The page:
Hi Erin, thank you for posting your videos, and for providing good context as to where you are and what you’ve been working on. I am a big fan of Alan Jaeger’s long toss program. You might also look at information from Ron Wolforth, Derek Johnson, and Eric Cressey.
In terms of your videos, I have one predominate thought: First Movement. I’ve attached an image that should be illustrative. Your initial movements are all backwards, and reverse-rotating.
For each image in the sequence, you’ll see an orange line that marks the starting position of your head, which is basically straight up from the left front leg of the chair behind you. You don’t get back to that point until almost foot strike.
As others have pointed out, your first movement should be to the plate, and every movement designed to get your release point as close to the batter as possible. Every foot is 3 MPH in the batters’ eye. Look at Greg Maddux.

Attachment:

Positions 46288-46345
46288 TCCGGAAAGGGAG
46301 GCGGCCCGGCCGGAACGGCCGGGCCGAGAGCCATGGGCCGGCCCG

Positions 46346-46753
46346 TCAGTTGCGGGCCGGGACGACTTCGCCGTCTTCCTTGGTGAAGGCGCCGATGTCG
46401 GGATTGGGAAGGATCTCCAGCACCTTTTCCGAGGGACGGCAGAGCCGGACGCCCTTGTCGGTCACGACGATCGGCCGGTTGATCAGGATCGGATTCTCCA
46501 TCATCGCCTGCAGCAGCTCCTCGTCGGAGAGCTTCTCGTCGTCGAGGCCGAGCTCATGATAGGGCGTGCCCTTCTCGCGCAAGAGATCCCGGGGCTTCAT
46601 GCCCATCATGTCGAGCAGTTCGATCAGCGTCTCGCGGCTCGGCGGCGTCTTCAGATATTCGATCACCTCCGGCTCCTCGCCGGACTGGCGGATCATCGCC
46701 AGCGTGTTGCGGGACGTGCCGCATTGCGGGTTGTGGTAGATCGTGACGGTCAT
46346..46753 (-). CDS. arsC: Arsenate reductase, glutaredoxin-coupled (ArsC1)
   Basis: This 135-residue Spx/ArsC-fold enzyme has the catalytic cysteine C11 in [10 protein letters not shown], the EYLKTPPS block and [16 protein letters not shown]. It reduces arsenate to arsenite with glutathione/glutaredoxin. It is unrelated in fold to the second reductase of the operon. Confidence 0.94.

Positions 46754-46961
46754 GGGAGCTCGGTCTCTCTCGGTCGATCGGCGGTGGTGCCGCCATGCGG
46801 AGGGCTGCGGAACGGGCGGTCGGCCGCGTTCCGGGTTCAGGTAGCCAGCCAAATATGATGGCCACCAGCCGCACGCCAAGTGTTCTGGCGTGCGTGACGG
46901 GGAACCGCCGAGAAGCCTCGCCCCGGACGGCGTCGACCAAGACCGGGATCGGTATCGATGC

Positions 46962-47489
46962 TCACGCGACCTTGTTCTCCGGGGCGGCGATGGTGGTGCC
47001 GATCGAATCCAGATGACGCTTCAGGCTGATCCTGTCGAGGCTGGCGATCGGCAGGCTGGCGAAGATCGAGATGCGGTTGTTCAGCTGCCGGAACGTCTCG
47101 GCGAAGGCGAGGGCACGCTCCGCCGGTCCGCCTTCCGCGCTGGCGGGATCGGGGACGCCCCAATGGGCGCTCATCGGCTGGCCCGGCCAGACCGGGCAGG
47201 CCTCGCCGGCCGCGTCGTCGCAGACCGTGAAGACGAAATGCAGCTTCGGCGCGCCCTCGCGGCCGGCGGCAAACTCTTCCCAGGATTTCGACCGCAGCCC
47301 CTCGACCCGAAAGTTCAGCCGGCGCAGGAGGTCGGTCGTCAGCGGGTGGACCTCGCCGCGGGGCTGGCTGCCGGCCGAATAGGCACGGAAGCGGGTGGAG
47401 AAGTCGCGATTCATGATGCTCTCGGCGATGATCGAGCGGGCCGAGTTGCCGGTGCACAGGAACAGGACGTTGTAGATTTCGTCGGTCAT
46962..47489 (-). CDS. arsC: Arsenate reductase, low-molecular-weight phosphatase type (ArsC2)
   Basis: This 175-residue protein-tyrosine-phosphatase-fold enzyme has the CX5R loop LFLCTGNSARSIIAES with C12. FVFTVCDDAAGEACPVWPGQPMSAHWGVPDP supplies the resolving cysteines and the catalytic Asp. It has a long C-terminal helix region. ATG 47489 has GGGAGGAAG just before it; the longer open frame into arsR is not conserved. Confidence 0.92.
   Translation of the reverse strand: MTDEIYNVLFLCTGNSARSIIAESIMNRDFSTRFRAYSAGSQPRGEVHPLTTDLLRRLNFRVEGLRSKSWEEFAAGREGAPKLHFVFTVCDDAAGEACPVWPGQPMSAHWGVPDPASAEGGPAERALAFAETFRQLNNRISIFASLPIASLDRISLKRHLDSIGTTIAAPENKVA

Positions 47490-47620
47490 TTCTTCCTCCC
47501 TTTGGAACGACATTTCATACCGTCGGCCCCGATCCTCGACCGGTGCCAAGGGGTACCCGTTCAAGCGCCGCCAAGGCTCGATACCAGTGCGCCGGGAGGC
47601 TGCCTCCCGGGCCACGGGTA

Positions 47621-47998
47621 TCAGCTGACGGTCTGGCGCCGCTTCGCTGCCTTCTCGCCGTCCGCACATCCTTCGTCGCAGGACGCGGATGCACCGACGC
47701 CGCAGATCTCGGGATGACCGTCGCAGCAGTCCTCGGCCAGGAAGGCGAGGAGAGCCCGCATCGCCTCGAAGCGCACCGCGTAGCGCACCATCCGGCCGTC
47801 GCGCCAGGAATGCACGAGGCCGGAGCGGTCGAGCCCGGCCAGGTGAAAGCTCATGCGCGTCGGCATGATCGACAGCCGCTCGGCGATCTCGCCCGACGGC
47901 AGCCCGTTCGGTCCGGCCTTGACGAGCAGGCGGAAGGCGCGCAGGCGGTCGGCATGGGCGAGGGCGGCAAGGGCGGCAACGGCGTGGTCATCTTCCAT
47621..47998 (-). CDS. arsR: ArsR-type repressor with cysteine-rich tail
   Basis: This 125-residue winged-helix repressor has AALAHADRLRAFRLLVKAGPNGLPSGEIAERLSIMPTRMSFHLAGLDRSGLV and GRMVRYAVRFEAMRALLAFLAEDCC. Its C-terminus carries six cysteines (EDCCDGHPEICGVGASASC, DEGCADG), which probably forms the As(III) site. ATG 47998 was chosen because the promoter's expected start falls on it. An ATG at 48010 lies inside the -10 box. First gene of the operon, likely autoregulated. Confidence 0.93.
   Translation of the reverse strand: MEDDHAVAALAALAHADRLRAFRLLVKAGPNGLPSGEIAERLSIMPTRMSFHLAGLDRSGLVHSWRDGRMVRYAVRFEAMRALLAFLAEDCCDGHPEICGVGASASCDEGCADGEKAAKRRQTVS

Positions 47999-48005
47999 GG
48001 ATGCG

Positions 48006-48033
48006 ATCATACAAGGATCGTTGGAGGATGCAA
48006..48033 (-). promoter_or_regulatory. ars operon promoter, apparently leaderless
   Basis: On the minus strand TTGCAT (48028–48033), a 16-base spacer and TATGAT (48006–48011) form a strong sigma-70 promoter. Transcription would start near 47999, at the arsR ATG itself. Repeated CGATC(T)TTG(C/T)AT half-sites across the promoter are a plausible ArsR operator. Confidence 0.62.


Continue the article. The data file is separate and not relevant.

Moving back and reverse-rotating means that you’ll need to swing back around to get on plane, and that is very difficult to accomplish with any consistency. I see this twisting motion a lot and it typically causes issues later in the delivery (e.g. arching the back and the head flying out to hit the release point.) In addition to twisting, you also have a significant upper half tilt (second image in the sequence) as denoted by the blue line. Your spine is almost at 10 o’clock. This combined with reverse rotation are typically signs a pitcher is getting around a strength or mobility issue, and are compensating by trying to generate other momentum. In my experience, this impacts both velocity and command, and can place undue stress on the arm.
Given all that, once you get the strike foot down, your body seems to reorganized itself pretty well! I think you have a lot of positives to work with and by addressing first movement, you could realize greater success on the hill, not to mention a jump in velocity. Stay positive, keep working, and enjoy pitch you get to throw!